When:
June 16, 2016 @ 5:30 pm – 7:00 pm
2016-06-16T17:30:00-05:00
2016-06-16T19:00:00-05:00
Where:
Auditorio Paraninfo. Claustro San Agustín. Universidad de Cartagena.

5:30pm–6:00pm
Some remarks on functionally generated portfolios
Johannes Ruf*, UCL; Ioannis Karatzas, Columbia
In the first part of the talk I will review Bob Fernholz’ theory of functionally generated portfolios. In the second part I will discuss questions related to the existence of short-term arbitrage opportunities. This is joint work with Ioannis Karatzas

6:00pm-6:30pm
Martingale Optimal Transport and Beyond
Marcel Nutz*, Columbia
We study the Monge–Kantorovich transport between two probability measures, where the transport plans are subject to a probabilistic constraint. For instance, in the martingale optimal transport problem, the transports are laws of martingales. Interesting new couplings emerge as optimizers in such problems.
Constrained transport arises in the context of robust hedging in mathematical finance via linear programming duality. We formulate a complete duality theory for general performance functions, including the existence of optimal hedges. This duality leads to an analytic monotonicity principle which describes the geometry of optimal transports. Joint work with Mathias Beiglböck, Florian Stebegg and Nizar Touzi.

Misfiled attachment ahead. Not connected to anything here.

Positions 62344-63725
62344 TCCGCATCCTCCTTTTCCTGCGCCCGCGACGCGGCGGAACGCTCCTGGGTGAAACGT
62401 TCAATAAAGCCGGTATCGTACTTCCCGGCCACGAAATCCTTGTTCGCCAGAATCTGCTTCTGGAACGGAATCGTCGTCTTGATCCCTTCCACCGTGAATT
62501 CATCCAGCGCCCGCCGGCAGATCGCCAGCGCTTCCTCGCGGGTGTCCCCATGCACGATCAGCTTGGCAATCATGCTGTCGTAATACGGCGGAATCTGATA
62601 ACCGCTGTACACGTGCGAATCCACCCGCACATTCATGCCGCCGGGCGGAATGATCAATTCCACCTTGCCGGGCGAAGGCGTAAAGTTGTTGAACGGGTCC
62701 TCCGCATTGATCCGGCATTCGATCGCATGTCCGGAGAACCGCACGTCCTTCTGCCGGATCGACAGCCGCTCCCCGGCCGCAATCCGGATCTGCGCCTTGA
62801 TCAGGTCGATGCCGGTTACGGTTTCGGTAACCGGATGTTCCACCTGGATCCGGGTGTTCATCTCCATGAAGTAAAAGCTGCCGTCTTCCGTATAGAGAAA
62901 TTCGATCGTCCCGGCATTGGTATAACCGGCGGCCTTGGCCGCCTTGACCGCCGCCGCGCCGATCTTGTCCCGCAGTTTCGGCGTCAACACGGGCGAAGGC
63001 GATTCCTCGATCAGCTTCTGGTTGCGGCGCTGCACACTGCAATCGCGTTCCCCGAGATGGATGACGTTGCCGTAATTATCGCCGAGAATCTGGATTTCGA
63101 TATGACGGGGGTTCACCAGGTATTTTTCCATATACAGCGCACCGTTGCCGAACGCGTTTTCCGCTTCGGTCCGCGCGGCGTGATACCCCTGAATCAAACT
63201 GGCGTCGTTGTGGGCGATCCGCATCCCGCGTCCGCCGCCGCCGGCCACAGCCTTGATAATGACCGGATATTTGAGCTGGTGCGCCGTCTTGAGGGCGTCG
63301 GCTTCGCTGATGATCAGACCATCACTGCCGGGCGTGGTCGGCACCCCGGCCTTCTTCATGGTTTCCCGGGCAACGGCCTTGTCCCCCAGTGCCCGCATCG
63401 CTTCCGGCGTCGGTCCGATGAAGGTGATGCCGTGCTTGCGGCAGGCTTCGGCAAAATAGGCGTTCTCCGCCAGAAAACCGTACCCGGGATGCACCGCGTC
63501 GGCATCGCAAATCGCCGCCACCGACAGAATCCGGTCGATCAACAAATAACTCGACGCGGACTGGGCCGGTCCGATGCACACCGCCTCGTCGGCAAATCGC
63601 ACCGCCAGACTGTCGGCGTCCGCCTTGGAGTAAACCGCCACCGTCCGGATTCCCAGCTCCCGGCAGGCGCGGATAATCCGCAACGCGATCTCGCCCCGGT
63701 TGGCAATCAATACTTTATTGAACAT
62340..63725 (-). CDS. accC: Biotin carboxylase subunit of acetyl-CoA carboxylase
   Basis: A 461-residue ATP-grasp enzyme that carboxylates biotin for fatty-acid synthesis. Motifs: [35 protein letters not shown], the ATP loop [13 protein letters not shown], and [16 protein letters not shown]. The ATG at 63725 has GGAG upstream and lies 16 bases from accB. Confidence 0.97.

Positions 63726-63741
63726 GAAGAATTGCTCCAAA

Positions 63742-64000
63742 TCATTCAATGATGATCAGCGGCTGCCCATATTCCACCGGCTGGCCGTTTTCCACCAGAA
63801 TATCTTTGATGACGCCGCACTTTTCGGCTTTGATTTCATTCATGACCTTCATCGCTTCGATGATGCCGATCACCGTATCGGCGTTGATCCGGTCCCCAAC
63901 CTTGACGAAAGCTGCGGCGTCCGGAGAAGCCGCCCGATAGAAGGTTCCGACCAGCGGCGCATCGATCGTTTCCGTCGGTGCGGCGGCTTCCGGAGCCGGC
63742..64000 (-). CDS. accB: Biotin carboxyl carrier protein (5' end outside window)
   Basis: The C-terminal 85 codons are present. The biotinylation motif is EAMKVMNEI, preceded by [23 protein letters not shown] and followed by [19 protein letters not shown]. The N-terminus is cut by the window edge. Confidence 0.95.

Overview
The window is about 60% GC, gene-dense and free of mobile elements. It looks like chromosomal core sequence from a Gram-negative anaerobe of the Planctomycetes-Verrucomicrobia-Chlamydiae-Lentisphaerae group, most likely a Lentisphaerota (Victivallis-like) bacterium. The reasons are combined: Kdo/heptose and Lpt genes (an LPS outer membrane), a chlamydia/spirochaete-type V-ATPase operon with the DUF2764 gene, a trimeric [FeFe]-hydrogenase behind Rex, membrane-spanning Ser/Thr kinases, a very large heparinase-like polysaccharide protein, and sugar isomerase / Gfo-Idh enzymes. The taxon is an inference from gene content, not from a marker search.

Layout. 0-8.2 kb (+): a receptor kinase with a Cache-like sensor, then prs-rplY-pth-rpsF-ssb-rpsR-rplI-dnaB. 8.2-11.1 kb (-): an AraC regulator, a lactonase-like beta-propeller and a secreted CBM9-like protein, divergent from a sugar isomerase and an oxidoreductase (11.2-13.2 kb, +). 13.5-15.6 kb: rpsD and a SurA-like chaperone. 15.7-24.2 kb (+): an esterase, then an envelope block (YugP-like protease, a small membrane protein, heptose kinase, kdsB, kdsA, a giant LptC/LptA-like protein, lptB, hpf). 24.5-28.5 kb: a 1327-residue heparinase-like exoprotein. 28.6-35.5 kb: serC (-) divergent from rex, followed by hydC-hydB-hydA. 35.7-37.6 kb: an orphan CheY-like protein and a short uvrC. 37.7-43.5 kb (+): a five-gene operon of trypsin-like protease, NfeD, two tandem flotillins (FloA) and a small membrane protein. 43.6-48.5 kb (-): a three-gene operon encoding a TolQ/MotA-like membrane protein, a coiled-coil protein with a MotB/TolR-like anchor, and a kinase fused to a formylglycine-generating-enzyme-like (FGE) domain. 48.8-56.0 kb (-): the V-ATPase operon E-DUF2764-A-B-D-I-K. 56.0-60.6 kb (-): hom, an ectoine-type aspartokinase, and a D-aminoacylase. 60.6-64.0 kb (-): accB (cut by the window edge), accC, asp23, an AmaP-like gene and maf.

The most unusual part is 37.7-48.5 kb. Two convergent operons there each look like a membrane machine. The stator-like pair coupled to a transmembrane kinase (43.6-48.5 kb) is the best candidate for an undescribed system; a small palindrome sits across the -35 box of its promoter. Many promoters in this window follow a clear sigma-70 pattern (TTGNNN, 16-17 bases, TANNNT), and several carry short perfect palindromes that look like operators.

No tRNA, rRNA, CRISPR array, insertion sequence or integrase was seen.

6:30pm–7:00pm
Dynamic Programming Approach to Principal-Agent Problems
Dylan Possamaï*, Université Paris Dauphine; Nizar Touzi, Ecole Polytechnique; Jaksa Cvitanic, Caltech
We consider a general formulation of the Principal-Agent problem with a lump-sum payment on a finite horizon. Our approach is the following: we first find the contract that is optimal among those for which the agent’s value process allows a dynamic programming representation and for which the agent’s optimal effort is straightforward to find. We then show that, under technical conditions, the optimization over the restricted family of contracts represents no loss of generality. Moreover, the principal’s problem can then be analyzed by the standard tools of control theory. Our proofs rely on the Backward Stochastic Differential Equations approach to non-Markovian stochastic control, and more specifically, on the recent extensions to the second order case.

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